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Document 52020JC0011


JOIN/2020/11 final

Brussels, 8.4.2020

JOIN(2020) 11 final


Communication on the Global EU response to COVID-19


The coronavirus outbreak has evolved into a global pandemic. It has killed tens of thousands of people, straining communities, increasing calls for social protection, shrinking business activity and disrupting supply chains. Its consequences will be profound. Having appeared first in China, the pandemic has now spread in Europe and around the globe, with a spill over on social stability and security.

As the virus does not discriminate between people and knows no borders, this historic crisis requires a fast, massive and coordinated global response to protect all people, save lives and tackle the economic fallout. Now is the time for international solidarity and leadership, not isolation; to reach out more internationally, not less; to provide transparency and facts, and counter disinformation. The European Union (EU), as the world’s largest donor and a leading economic power, is already at the forefront of this effort. The Union has already taken a series of concrete and quick actions to support our partners.

The EU is doing all it takes to combat the coronavirus crisis in Europe. It is also in the EU’s interest to show solidarity with the rest of the world. A strong and global European response is a matter of upholding our core values, and equally of pursuing our strategic interests. The wellbeing of our partners across the globe matters to every European. We can only fully take care of our own health and safety if we also support others. Our battle to defeat the virus internally can only be successful if we defeat the virus globally. Europe’s strong partnerships around the world are thus even more relevant in tackling this pandemic and its consequences. This geopolitical Commission stands ready to spearhead this work.

The EU supports international cooperation and multilateral solutions in this crisis. We are taking a leadership role in the coordination efforts undertaken by the United Nations, the G20, the G7, the International Labour Organisation (ILO) and the international financial institutions. The EU will put its full weight behind the UN Secretary General’s efforts to coordinate UN-wide response.

The EU’s response follows a Team Europe approach. It draws contributions from all EU institutions and combines the resources mobilised by EU Member States and financial institutions, in particular the European Investment Bank (EIB) and the European Bank for Reconstruction and Development (EBRD). Working together, Team Europe can muster a critical mass that few others can match.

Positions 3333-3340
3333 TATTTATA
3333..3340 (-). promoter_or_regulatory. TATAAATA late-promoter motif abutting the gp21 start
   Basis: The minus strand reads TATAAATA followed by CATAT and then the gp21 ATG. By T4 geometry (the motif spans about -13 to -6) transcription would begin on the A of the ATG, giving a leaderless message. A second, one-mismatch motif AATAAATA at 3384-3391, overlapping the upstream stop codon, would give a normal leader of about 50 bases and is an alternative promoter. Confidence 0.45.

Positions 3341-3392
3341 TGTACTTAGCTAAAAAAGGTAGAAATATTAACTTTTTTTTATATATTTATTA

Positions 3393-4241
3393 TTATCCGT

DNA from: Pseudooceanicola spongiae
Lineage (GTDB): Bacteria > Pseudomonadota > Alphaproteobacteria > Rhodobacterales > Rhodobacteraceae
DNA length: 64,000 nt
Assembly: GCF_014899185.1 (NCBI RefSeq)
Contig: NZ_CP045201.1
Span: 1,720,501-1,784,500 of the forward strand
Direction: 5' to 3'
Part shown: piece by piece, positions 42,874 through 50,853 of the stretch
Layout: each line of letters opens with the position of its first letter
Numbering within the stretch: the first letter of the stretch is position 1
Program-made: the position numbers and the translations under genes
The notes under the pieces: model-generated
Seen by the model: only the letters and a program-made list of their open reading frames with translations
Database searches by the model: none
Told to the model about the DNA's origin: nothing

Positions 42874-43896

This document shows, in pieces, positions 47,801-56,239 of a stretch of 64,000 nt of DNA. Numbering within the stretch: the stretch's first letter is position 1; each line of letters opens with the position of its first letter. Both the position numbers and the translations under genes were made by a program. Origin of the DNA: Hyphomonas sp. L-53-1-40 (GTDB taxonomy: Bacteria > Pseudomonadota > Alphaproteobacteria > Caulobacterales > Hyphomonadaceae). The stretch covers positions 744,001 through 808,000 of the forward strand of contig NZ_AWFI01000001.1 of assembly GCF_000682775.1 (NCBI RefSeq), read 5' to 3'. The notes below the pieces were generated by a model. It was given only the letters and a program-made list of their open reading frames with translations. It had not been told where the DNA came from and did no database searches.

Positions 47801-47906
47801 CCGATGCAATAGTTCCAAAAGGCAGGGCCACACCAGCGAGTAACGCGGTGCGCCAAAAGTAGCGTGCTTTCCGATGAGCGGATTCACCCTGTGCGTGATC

In line with the approach agreed at the G20 and promoted by the UN, the EU’s response addresses the humanitarian, health, social and economic consequences of the crisis. It addresses short-term emergency needs as well as the longer-term structural impacts on societies and economies, thus reducing the risk of destabilisation. It reinforces both governmental and non-governmental actions.

The EU’s response will continue to adapt to an evolving situation. Just as we provided material support to China at the outbreak of the pandemic, we will now focus on the most affected countries in need of health support, such as countries in Africa, the Neighbourhood, the Western Balkans, the Middle East and North Africa, parts of Asia, Latin America and the Caribbean. The focus will be on the most vulnerable people, including migrants, refugees, internally displaced persons and their host communities. This is also a demonstration of tackling challenges together with Africa 1 . All those who need healthcare and protection should be on our radar.

Beyond financial support and other cooperation, the EU will use its entire trade and investment toolbox and transport system to ensure the continuous flow of goods and avoid long-term disruptions of supplies, in particular for critical medical products and foodstuffs.

The EU will continue to promote and uphold good governance, human rights, the rule of law, gender equality and non-discrimination, decent work conditions, as well as fundamental values and humanitarian principles. The special and extraordinary measures required to contain the pandemic must not lead to backtracking on the fundamental values and principles of our open and democratic societies. In addition, our collective coronavirus response should avoid policy and investment decisions that exacerbate existing crises such as biodiversity loss and climate emergencies.

Finally, the EU’s action will be fact-based and transparent, fighting any attempts of disinformation inside and outside the EU. It will be accompanied by coordinated communication campaigns to inform about our engagement and our cooperation with partners in a time of crisis. The EU will also continue its engagement with global online platforms to facilitate access to authoritative health information, such as from the World Health Organization (WHO).

To reach these objectives, the EU will secure financial support to partner countries for a total of more than EUR 15.6 billion.

These funds are existing external action resources. Together with our partners, we are making sure that the substantial EU funding already allocated to them is targeted to help them deal with the impact of COVID-19, similarly to what we are doing within Europe. This will allow EU action to be fast, adapted and operational.